BSO's Jules Eskin, Whom Yo-Yo Ma Calls A 'Legend' Among Cellists, Dies At 85

Jules Eskin performing in a Boston Symphony Orchestra concert with Malcolm Lowe (left) and Steven Ansell in 2015. (Courtesy Winslow Townson/Boston Symphony Orchestra)
Jules Eskin performing in a Boston Symphony Orchestra concert with Malcolm Lowe (left) and Steven Ansell in 2015. (Courtesy Winslow Townson/Boston Symphony Orchestra)

The Boston Symphony Orchestra has lost an onstage leader. Principal cellist Jules Eskin, who joined the BSO in 1964, died Tuesday of cancer at his home in Brookline. He was 85.

Eskin performed under five music directors with the BSO, beginning with Erich Leinsdorf, and continuing through the tenures of William Steinberg, Seiji Ozawa and James Levine. Under current music director Andris Nelsons, Eskin most recently performed on the Grammy Award-winning recordings of Shostakovich’s Symphonies 5 and 10.

Jules Eskin. (Courtesy Boston Symphony Orchestra Archives)
Jules Eskin. (Courtesy Boston Symphony Orchestra Archives)

Invoke any of the great musicians of the late 20th century, and Jules Eskin had some personal relationship with them. Born in Philadelphia, his first teacher was his father, Samuel. At 16 he joined the Dallas Symphony, under Antal Dorati, and studied there as well with Lev Aronson and Janos Starker. He also studied with Gregor Piatigorsky and Leonard Rose at the Curtis Institute.

In 1948 he was a Tanglewood fellow, performing under Serge Koussevitzky. In 1954, he was awarded first prize in the Naumburg Competition, and made his New York debut at Town Hall, followed by a European tour. He served for seven years at the City Center Opera (later called the New York City Opera), and as principal cello of the Cleveland Orchestra, under George Szell, for three years before joining the BSO.

As a collaborator, Eskin performed with violinists Isaac Stern and Arnold Steinhardt, the Guarneri String Quartet, pianist Leon Fleisher and many esteemed colleagues at Marlboro and at the Casals Festival in Puerto Rico. He made recordings with Thomas Beecham, Victoria de los Angeles and Jussi Börling.

Eskin was a founding member of the first chamber music ensemble comprised entirely of principal players from a major orchestra: the Boston Symphony Chamber Players. Formed under the urging of Leinsdorf in 1964, the chamber players toured the world on numerous occasions, including visits to the Soviet Union in 1967 and South America in 1998. The ensemble recorded extensively, including a 2011 release of French music that was nominated for a Grammy. They celebrated their 50th anniversary in 2013-14 with a series of commissions and performances.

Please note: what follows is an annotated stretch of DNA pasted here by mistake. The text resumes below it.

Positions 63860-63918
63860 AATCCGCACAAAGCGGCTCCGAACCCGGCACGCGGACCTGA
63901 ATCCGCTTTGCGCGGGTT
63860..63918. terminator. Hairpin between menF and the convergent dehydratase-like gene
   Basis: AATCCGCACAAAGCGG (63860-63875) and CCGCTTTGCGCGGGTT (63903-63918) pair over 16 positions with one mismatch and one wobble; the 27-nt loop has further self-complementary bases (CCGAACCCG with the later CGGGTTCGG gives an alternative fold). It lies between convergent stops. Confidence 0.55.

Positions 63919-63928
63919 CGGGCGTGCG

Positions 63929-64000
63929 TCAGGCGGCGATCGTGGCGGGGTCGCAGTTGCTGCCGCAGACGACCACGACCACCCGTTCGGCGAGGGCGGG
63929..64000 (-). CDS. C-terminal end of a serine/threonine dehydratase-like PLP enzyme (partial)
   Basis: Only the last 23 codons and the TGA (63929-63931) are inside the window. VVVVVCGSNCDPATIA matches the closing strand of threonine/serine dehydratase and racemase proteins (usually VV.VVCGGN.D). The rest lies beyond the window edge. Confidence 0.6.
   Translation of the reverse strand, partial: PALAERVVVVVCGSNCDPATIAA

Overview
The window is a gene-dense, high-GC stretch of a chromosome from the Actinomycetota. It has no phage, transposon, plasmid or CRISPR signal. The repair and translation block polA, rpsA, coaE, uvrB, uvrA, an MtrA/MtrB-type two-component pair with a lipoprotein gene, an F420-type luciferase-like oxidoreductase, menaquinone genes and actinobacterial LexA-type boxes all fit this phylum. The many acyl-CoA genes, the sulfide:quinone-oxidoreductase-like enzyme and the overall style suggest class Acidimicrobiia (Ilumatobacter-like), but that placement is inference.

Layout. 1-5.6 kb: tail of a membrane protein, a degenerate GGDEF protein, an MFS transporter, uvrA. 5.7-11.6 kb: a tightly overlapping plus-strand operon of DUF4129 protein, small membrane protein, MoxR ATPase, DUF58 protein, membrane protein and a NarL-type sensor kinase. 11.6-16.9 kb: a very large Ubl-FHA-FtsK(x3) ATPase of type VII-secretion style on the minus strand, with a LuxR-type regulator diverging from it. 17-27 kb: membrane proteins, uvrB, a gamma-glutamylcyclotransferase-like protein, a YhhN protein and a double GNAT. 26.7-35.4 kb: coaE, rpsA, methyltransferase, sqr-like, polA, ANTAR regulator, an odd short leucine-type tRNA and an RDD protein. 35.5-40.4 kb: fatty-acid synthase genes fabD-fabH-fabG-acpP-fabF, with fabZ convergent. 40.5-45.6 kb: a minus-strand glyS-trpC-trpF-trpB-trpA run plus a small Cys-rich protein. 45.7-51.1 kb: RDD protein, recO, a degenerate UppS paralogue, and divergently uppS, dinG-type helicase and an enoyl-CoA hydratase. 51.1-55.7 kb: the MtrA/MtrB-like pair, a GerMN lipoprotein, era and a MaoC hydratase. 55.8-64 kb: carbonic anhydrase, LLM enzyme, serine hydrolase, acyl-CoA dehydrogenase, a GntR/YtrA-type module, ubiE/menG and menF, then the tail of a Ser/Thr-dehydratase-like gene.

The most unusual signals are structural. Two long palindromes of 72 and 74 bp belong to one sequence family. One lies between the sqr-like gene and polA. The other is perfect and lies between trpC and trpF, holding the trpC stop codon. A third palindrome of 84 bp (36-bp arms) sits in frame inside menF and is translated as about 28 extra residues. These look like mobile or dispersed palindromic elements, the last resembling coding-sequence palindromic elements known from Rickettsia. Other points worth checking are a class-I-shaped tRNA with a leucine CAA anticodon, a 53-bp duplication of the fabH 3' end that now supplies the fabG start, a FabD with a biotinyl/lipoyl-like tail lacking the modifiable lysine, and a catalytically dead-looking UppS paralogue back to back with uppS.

Eskin is survived by his wife Aza Raykhtsaum, a BSO violinist, his sons Alexander and Daniel, his step-daughter Anna Raykhtsaum Tratt, and their families. The extended BSO family, and many of his colleagues, remembered Eskin fondly.

Nelsons called Eskin “a profound link to the past.” Concertmaster Malcolm Lowe, Eskin’s stage-mate for more than three decades, said “Jules embodied the heart and soul of our string section.” A legend himself, Yo-Yo Ma called Eskin “a legend in the cello world.” Steinhardt, Eskin’s roommate as young players with the Cleveland Orchestra, and with whom Eskin frequently performed in a trio that also included pianist Lydia Artymiw, remembered Eskin as “a close friend of mine for more than 50 years. Some of the most beautiful sounds that I’ve ever heard came out of his cello.”

Yo-Yo Ma and Jules Eskin with the Boston Symphony Orchestra in 2011. (Courtesy Stu Rosner/BSO)
Yo-Yo Ma and Jules Eskin with the Boston Symphony Orchestra in 2011. (Courtesy Stu Rosner/BSO)

The BSO’s managing director Mark Volpe said “There is no doubt that Jules Eskin will be counted as one of the legendary cellists of the 20th and 21st centuries. He will take a prominent place in the orchestra’s storied history, and his loss will be felt by the classical world at large for generations.”

Eskin truly was a link to a musical world that has passed. In an interview with fellow BSO cellist Blaise Déjardin, published on Déjardin’s blog OpusCello, Eskin remembered earning his first professional position as a teenager with the Dallas Symphony.

“In that era, orchestra conductors would come in town to conduct auditions. I played for Antal Dorati, conductor of the Dallas Symphony, and they offered me a contract. I was starting my life at 16! I can still see my mother at the train station in North Philadelphia. She was so sad to see me go so early. I had my cello, my father’s immigrant suitcase from the old country, as well as a huge bag full of sandwiches my mother made for the 3-day train trip from Philadelphia to Dallas.”

Thus, almost 70 years ago, began the long and remarkable career of Jules Eskin, principal cellist of the Boston Symphony Orchestra.

Services will be held at 3 p.m. Wednesday at Stanetsky Memorial Chapel, 1668 Beacon St., Brookline.

Keith Powers Classical Music Writer
Keith Powers is a classical music critic for The ARTery.



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